fund

MN Dept Commerce Takes Action against Embezzeling Closer

Used with Permission of Robert Franco, Source of Title
The Minnesota Department of Commerce has summarily suspended the real estate closing license, resident insurance producer license and Notary Public commission of Kuntee Singramdoo and charged her with embezzling over $230,000 in real estate closing proceeds and using the money to pay off her own creditors or her family members’ creditors.

Singramdoo, a resident of Lakeville, was an independent closer hired by Walsh Title & Real Estate Services, where she provided real estate closing services, sold title insurance policies and notarized real estate documents. The Commerce Department complaint alleges that Singramdoo engaged in a pattern of misappropriating, converting and/or embezzling settlement proceeds by issuing Walsh Title checks for her own benefit or for the benefit of her family members.

The alleged embezzlement includes at least 184 checks issued between February 2004 and June 2007 to 24 different creditors including $68,109 to U.S. Bank, $48,863 to Wells Fargo, $800 to JC Penney, $4,764 to Macy’s, $6,286 to Goodman Jewelers, $800 to Bloomingdale’s, $6,866 to Honda, $2,734 to American Express and $2,323 to Discover.

Singramdoo admitted under questioning from Commerce Department investigators that she embezzled the funds but at this time has only paid back $10,000 to Walsh Title.

Singramdoo accomplished the embezzlement by entering her own creditors on the HUD-1 mortgage loan form as if the debts belonged to the buyer or seller and subsequently issued checks directly to the creditors in her name. She also changed HUD-1 mortgage loan documents after closings to reflect the fraudulent payments.

“This brazen embezzlement scheme is a warning to everyone to pay close attention to the loan documents you are signing during the closing of a mortgage,” said Glenn Wilson, the commissioner of Minnesota’s Department of Commerce.

What Happens When Your Title Underwriter is Defunct?

A statement in A.M.Best’s special report posted by the freelibrary reports:

Title insurer failures are more bad news for homeowners trying to sell or refinance property in the current down market; as such transactions can trigger a title search and a potential claim. Recourse for policyholders can be difficult and, at best, slow, as very few states cover title insurance under their guaranty funds.

 

With the recent bankruptcy of LandAmerica, Commonwealth Land Title, etal, I wonder what has become of the liability for their title policies? For those who have legitimate title claims written by those underwriters, including lenders in this messy foreclosure and short sale market, what happens? Clearly, the title commitments that are being closed today show many title issues, with judgments, foreclosures and under-water sales commonplace. It seems some of the title problems were missed because of poor search and examination procedures, and lessened searches during a busy market. Anyone care to speak up?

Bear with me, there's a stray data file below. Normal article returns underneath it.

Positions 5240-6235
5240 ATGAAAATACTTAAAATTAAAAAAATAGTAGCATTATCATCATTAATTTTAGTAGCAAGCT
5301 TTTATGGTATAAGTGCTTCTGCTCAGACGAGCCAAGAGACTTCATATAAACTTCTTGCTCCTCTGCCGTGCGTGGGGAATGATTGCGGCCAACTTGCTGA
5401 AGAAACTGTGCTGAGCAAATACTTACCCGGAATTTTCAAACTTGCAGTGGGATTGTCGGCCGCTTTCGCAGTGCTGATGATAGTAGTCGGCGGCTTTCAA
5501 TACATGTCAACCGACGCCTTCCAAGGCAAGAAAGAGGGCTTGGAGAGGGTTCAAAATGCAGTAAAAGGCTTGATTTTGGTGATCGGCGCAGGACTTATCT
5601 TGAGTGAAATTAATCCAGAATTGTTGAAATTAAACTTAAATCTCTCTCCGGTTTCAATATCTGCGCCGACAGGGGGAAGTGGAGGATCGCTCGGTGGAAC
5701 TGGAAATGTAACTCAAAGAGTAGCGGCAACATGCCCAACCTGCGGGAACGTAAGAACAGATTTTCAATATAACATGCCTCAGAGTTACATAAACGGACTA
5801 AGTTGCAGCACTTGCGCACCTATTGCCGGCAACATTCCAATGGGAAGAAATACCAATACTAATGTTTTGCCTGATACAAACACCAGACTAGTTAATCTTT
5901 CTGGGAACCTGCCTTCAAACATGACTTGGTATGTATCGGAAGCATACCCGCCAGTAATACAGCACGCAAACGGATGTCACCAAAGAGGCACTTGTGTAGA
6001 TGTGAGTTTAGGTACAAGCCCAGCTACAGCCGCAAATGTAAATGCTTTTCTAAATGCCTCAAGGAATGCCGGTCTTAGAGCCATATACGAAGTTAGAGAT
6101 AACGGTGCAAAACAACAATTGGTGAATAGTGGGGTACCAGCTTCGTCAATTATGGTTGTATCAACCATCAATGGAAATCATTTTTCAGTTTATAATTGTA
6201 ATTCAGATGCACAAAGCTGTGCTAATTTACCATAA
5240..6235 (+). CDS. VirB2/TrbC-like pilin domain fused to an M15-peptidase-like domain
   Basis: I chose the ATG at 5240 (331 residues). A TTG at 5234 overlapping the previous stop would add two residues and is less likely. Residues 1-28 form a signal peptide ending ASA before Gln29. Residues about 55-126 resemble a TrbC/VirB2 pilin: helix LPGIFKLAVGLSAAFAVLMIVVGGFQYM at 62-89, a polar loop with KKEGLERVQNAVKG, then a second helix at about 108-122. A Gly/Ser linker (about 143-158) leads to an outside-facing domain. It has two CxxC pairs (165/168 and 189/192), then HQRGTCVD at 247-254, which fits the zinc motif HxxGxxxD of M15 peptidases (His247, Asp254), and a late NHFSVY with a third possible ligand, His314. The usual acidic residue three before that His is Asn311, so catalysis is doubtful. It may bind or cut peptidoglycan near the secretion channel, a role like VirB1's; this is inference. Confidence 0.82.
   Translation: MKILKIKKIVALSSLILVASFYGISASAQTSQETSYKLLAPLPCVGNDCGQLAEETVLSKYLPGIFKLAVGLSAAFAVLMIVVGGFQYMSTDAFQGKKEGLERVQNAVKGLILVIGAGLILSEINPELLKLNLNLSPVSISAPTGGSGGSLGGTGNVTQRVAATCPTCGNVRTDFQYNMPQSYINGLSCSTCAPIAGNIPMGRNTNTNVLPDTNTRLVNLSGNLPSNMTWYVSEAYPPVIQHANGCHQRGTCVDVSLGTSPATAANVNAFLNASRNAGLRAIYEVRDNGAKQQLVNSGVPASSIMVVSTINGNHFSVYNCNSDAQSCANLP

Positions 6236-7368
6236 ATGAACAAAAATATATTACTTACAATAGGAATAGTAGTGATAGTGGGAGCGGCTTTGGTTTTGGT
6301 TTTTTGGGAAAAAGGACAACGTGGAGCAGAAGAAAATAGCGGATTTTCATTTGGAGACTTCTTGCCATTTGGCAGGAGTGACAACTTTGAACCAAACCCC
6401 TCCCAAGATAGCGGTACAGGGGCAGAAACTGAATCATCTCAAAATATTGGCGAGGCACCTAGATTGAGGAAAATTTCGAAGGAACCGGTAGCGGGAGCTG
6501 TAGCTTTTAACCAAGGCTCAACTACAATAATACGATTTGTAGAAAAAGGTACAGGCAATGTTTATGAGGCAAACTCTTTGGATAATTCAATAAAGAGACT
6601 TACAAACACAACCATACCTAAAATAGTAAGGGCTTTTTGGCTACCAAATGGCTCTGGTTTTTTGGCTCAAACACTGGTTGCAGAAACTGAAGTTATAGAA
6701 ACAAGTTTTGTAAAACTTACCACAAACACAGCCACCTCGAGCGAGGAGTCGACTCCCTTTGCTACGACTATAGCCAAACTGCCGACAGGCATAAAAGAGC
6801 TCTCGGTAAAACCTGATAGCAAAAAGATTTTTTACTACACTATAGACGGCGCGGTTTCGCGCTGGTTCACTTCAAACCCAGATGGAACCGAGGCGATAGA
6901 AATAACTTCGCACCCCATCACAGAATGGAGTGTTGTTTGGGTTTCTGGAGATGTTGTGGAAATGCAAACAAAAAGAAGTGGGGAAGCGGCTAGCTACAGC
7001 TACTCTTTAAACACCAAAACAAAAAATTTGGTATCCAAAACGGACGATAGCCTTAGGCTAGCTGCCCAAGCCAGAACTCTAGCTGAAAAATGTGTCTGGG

Read the full report here.

Who Has to Sign the Mortgage Documents?

One of the most common sources of confusion at closing seems to be who must sign the mortgage docs. It seems to befuddle even experienced closers of title companies and title agencies. Does the Deed have to match the Mortgage and does the Mortgage have to match the Note? Many are sure that when there is a husband and wife, the closer should prepare the Warranty Deed in both names in joint tenancy, and then prepare the mortgage to exactly match the names on the Warranty Deed. They are not quite sure about signatures on the Mortgage Note, however, because lenders sometimes require others to sign the Note as well.

Truth is, in Minnesota (not necessarily all states) it takes “one to buy and all to sell,” meaning a person can buy real estate without their spouse going into title. There may be good reason for that. Say one spouse has significant financial exposure due to the business she owns. The husband may want to go into title in his name alone, so that should a bad business climate come along and the wife has judgments filed against her, the judgments will not attach to the property.

Also, far as joint tenancy – that may not be the best solution for all spouses. For example, Harry and Mabel, both elderly, have lost their spouses. A winter romance comes along and they decide to be married. They pool their funds and buy a home together. Both wish for their children to inherit their respective halves upon their death. They want to take title not as joint tenants, but as tenants in common.

However, Minnesota, as many states do, has an automatic interest of the spouse in the homestead. Now how do we know if they are living in the property as their homestead? Answer is: we don’t. Therefore, to be prudent, we ask spouses to subordinate any interest they might have, by signing the mortgage. They don’t have to be in title to sign the mortgage. But by signing the mortgage, we have cleared the potential interest.